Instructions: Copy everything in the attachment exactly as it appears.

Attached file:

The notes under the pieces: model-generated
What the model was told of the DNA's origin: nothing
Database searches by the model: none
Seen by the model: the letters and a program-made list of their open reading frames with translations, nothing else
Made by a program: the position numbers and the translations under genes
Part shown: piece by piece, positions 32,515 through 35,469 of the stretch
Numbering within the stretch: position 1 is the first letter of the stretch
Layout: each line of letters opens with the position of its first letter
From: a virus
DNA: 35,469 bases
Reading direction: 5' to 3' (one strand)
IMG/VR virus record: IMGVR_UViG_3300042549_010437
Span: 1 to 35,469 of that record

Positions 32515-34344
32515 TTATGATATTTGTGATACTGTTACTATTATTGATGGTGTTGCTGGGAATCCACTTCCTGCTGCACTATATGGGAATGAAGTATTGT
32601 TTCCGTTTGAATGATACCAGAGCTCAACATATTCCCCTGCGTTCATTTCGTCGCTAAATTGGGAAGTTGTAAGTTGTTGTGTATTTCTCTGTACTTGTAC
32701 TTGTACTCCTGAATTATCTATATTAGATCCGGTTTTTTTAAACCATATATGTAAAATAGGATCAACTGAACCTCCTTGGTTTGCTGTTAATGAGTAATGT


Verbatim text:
The notes under the pieces: model-generated
What the model was told of the DNA's origin: nothing
Database searches by the model: none
Seen by the model: the letters and a program-made list of their open reading frames with translations, nothing else
Made by a program: the position numbers and the translations under genes
Part shown: piece by piece, positions 32,515 through 35,469 of the stretch
Numbering within the stretch: position 1 is the first letter of the stretch
Layout: each line of letters opens with the position of its first letter
From: a virus
DNA: 35,469 bases
Reading direction: 5' to 3' (one strand)
IMG/VR virus record: IMGVR_UViG_3300042549_010437
Span: 1 to 35,469 of that record

Positions 32515-34344
32515 TTATGATATTTGTGATACTGTTACTATTATTGATGGTGTTGCTGGGAATCCACTTCCTGCTGCACTATATGGGAATGAAGTATTGT
32601 TTCCGTTTGAATGATACCAGAGCTCAACATATTCCCCTGCGTTCATTTCGTCGCTAAATTGGGAAGTTGTAAGTTGTTGTGTATTTCTCTGTACTTGTAC
32701 TTGTACTCCTGAATTATCTATATTAGATCCGGTTTTTTTAAACCATATATGTAAAATAGGATCAACTGAACCTCCTTGGTTTGCTGTTAATGAGTAATGT